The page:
Blue Lives Matter patch on Minor league baseball team's jersey explained by GM

The general manager of a Maryland minor league baseball team explained Wednesday why his team is wearing a Blue Lives Matter patch on the back of their jerseys after a photo raised some digital eyebrows on social media.

One Twitter user, who appeared to be sitting right behind the backstop at Leidos Field at Ripken Stadium, tweeted a photo of the pro-cop patch on the back of an Aberdeen IronBirds player’s jersey.

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IronBirds general manager Matt Slatus told the Baltimore Sun the patch was not a political stance and said it was sewn onto the jerseys shortly after Hartford County Sheriff’s Senior Deputy Patrick Dailey and Deputy First Class Mark Logsdon were killed in the line of duty in 2016.

“To recognize the two of them, we began wearing that patch and to recognize all of law enforcement, not just in Harford County but in the state of Maryland and around the country,” Slatus told the Baltimore Sun. “We were fortunate to be able to retire the badge numbers of the two Harford County deputies, but I think as a nod to them and a note to their families and to those who protect us around the country, we continue to wear that patch, and we’re proud of it.”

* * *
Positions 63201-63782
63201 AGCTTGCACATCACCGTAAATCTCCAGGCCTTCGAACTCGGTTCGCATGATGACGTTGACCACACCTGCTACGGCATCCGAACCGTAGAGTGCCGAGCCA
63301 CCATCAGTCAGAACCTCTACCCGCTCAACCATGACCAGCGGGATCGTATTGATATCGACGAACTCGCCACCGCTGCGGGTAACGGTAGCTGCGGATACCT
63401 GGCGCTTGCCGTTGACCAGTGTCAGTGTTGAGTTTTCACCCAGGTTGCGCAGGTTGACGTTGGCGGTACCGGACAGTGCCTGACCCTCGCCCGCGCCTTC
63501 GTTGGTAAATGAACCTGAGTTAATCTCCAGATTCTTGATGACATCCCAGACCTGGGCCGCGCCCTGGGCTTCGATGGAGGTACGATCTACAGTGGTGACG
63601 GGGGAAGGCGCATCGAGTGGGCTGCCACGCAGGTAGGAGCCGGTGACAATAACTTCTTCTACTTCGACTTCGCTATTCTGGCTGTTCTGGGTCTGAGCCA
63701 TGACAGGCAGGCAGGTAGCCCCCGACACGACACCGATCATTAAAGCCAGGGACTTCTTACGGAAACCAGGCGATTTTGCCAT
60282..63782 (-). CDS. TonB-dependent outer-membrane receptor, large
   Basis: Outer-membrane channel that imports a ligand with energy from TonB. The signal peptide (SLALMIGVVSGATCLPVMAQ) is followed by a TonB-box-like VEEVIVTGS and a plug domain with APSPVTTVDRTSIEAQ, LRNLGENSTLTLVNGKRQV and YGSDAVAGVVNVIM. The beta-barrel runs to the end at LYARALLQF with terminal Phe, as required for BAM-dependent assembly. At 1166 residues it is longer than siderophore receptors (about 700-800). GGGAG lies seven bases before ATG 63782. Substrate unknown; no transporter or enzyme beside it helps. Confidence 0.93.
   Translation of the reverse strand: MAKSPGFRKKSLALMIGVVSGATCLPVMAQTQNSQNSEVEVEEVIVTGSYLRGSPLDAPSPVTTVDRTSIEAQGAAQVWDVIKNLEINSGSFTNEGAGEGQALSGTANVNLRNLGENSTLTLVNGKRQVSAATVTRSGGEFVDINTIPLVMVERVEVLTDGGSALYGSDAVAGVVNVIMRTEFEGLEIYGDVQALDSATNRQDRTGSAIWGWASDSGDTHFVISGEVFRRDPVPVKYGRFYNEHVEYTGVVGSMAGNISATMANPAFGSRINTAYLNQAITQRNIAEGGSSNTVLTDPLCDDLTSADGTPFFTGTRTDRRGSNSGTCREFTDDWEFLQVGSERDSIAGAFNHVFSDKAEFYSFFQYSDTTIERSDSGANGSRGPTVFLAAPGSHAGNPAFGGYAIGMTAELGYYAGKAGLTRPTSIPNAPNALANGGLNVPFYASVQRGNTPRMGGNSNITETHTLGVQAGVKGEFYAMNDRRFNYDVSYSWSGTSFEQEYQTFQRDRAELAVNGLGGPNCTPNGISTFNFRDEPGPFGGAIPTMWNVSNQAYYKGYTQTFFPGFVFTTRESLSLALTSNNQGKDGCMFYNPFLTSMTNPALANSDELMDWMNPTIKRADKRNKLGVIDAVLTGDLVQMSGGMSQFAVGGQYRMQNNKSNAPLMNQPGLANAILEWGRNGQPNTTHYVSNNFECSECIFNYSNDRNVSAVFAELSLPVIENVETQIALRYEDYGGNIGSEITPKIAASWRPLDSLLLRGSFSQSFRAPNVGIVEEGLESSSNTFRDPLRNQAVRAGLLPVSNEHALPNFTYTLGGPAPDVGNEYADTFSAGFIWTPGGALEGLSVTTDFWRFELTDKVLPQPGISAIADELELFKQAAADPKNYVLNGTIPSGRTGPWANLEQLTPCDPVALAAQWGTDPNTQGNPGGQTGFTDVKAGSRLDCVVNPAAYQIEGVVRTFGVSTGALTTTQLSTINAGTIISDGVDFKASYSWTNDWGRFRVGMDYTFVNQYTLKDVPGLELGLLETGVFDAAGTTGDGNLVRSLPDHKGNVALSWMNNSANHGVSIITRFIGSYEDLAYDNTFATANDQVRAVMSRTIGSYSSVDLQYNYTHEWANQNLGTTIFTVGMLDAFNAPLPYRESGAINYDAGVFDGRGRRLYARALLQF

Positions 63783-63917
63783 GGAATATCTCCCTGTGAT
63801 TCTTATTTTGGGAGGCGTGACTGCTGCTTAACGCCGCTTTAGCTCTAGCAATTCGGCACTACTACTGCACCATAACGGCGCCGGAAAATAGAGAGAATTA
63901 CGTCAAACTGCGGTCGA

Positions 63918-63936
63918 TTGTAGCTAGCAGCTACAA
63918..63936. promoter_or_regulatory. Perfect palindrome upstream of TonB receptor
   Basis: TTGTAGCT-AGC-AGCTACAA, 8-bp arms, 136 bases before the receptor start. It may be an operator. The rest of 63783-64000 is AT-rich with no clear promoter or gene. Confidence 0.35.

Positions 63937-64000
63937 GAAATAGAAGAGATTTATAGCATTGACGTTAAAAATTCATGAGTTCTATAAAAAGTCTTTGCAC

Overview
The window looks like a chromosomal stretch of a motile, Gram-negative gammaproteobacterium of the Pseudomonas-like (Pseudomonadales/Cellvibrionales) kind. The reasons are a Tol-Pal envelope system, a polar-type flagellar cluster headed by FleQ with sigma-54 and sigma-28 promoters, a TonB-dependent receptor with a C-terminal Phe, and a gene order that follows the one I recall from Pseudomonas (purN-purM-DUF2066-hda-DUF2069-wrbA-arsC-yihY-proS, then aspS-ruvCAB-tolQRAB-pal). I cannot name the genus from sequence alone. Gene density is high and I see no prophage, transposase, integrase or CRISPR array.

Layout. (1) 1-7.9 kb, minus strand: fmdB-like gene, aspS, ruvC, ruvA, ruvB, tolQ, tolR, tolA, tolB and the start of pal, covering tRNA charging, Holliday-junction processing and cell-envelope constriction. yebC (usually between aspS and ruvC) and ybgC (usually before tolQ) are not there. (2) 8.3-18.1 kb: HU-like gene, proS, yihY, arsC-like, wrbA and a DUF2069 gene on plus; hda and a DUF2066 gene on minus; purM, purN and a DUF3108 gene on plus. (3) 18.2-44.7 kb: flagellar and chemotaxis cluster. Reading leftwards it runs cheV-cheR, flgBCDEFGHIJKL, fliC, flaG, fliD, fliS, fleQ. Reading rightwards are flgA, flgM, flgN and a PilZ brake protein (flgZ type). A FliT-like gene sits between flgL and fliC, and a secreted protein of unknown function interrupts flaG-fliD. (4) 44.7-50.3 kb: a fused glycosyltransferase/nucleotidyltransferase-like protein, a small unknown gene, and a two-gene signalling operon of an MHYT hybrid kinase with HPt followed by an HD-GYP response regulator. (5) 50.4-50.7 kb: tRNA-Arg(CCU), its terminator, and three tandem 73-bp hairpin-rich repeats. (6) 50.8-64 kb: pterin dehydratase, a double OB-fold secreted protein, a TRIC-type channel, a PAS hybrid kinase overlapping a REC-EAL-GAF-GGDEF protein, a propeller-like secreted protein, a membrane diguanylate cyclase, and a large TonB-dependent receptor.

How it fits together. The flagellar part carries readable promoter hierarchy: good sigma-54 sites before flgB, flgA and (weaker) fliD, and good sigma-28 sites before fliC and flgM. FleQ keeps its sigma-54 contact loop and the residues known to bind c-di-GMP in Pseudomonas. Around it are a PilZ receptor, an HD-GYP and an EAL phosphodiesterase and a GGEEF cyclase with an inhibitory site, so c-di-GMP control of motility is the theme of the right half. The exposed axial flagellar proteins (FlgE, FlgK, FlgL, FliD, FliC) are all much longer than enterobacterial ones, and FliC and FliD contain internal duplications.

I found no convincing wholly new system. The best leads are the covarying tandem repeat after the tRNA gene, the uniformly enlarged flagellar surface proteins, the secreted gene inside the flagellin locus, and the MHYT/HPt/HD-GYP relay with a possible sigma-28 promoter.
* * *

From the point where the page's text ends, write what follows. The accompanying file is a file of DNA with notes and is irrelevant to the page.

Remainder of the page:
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Slatus emphasized that the Blue Lives Matter logo – a gray American flag with a blue line going across it – is not intended to be perceived as a political statement.

“We are not a political organization by any means,” Slatus said. “We’re here to provide affordable family fun and entertainment to the Upper Chesapeake region. We’re here to develop baseball players and make sure that, most importantly, people come out to the ballpark and have a great time.”

He added: “This is not a political discussion, it’s not a political point. We continue to honor and recognize the memory of the two deputies who tragically – while trying to protect the region – lost their lives in Harford County.”

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The IronBirds are the Single-A affiliate of the Baltimore Orioles.